I can tell something about my friends by which holidays they love, and which they loathe. There are those who go all out for Christmas and those who balk at even watching It’s a Wonderful Life. Some can’t wait to play extreme dress-up at Halloween while others go out of town to avoid the trick or treaters. So far, I haven’t heard anybody claim Boss’s Day as their favorite holiday but I’m sure there are fans out there. I make no bones about it, I’m not crazy about holidays that come with their own baggage of high expectations, especially the ones where you feel like you’re judged a failure if you don’t have someone special to share them with. By that I mean, New Year’s Eve and Valentine’s Day.
For those of us who are flying solo, no holiday presses the point of our singlehood more than Valentine’s Day. The race is on to plan something for that inescapable day that is all about people being coupled. And it starts in grade school! Pity the poor child who doesn’t get a Valentine from the classmate that he or she has a secret crush on.
I don’t mean to be the Scrooge of Valentine’s Day. I’m all for love and expressing one’s rapture over finding Mr. or Ms. Right. But what if you haven’t found him or her, or even more subversively, you aren’t even actively looking? It’s as if on that day the world shamelessly conspires to make you feel like others have hit the jackpot and you haven’t. Which is, if you’ll pardon my French, bunk.
Because the truth is, many of us don’t feel the need to be partnered. That doesn’t mean we aren’t open to it, or that we don’t fantasize about finding “the one.” I, for one, am a total romantic at heart. I still cry every time I watch You’ve Got Mail when Meg Ryan discovers Tom Hanks is her secret online sweetheart and says, “I wanted it to be you.” One of my favorite books is the letters of John and Abigail Adams, which shows two people in love finding ways to stay connected over the years despite great distances, sickness, setbacks, and differences over everything from how to run a farm to the role of women in our new nation.
I have been fortunate enough to be in love, so I know something about the lay of the land. I was in a relationship for almost 26 years and now I’m not. After that many years, getting back into the dating game is a bit daunting. Especially in this age of Match.com and OkCupid and Grindr and Tinder. When we have so many venues to pick and choose a mate, it makes it both easier and more difficult to find that special person.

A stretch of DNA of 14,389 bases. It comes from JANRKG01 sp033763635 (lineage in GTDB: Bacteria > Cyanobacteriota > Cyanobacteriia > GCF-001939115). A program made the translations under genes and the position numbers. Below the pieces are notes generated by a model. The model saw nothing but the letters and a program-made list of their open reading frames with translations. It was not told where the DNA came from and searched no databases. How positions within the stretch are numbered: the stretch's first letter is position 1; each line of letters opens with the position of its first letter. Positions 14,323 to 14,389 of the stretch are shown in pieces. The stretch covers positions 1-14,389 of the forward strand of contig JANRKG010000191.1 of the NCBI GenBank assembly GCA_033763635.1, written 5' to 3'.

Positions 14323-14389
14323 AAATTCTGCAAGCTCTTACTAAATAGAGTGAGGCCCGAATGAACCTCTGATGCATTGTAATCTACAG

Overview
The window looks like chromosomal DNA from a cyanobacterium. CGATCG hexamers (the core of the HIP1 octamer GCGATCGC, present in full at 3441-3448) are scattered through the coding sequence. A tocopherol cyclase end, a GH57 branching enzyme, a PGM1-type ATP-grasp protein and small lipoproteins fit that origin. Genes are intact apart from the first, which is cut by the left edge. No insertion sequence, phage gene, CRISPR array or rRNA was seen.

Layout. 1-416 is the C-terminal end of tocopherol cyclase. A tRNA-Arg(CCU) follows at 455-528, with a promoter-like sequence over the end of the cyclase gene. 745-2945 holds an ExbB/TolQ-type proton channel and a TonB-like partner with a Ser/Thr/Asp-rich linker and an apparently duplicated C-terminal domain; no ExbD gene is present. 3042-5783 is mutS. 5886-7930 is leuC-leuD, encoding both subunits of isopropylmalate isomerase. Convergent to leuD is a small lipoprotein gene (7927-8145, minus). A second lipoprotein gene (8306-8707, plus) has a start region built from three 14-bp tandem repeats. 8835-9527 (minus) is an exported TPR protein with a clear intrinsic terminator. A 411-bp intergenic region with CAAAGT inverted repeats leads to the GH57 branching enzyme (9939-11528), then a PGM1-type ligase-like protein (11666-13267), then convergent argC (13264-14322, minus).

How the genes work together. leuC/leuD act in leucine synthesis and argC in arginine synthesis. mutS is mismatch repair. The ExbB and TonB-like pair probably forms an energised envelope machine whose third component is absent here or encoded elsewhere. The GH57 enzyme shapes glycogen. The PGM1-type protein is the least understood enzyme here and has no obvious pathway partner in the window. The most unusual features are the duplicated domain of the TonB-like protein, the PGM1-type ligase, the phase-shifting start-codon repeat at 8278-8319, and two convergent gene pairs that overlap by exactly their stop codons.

In times gone by, when life moved at a decidedly slower pace, you could get to know someone face to face, sharing stories and laughter. You paid attention to a myriad of non-verbal cues, too. If things went well, you spoke of hopes and hurts, loves lost and happiness found. You could actually look into someone’s eyes to see how he or she felt about you. The chemistry was either there or it wasn’t. Nowadays, we base a lot on a photo and some text, and our finger slides either left or right.
I will be the first to admit that after being in a long-term relationship, I don’t wish to rush in where angels fear to tread. And yes, I’m sure that my hesitation is equal parts being choosy and feeling scared of being hurt again. But there’s something else that enters the equation. I feel lucky to have a few very close male friends that have set the bar for relationships pretty high.
If I was going to date someone, I’d want to know that he could be as interesting, challenging, respectful, and sensitive as my male friends. If not, what’s the point? Why should I lower my standards when looking for someone to share my life with? Why be okay with someone who talks only about himself when my male friends show a real curiosity about my life and are comfortable asking me questions about it? I understand that I may be setting up unfair competition for whoever may come along, but if I’ve experienced what true intimacy between men looks like and feels like, why settle for less?
For years, I had mostly women friends, and I just assumed no man was going to measure up to their openness, compassion, and ability to express their feelings. In many ways, it made it easier to look for a male romantic partner. But I realized how unfair this assumption was when I actually made friends with a few men who did measure up. That has complicated the search, and made me less willing to make exceptions just to have a date for a Saturday night. Or New Year’s Eve. Or Valentine’s Day.
I haven’t given up but I’m fine if (to paraphrase the great French writer Colette) instead of falling in love at once, I fall in love at last. And if it doesn’t happen at all, that’s OK too. One of the things that gives me joy is co-leading the Senior Youth Group at my local Unitarian Universalist church. Last Valentine’s Day I didn’t want the teens to feel the pressure of having to send a card to someone or struggle with the anticipation of waiting to receive one. So instead of having them make a card at all, I asked that they give themselves a verbal Valentine, by completing the sentence, “I love myself because … ”
The answers I received that day were moving, funny, and inspiring. If this Valentine’s Day seems to be getting you down, why not give yourself the same message? Even if you find it difficult at first to finish the sentence (it was for me), don’t give up. It’s worth the loving effort. As the sages say, you can only give love to someone else if you know how to love yourself first.
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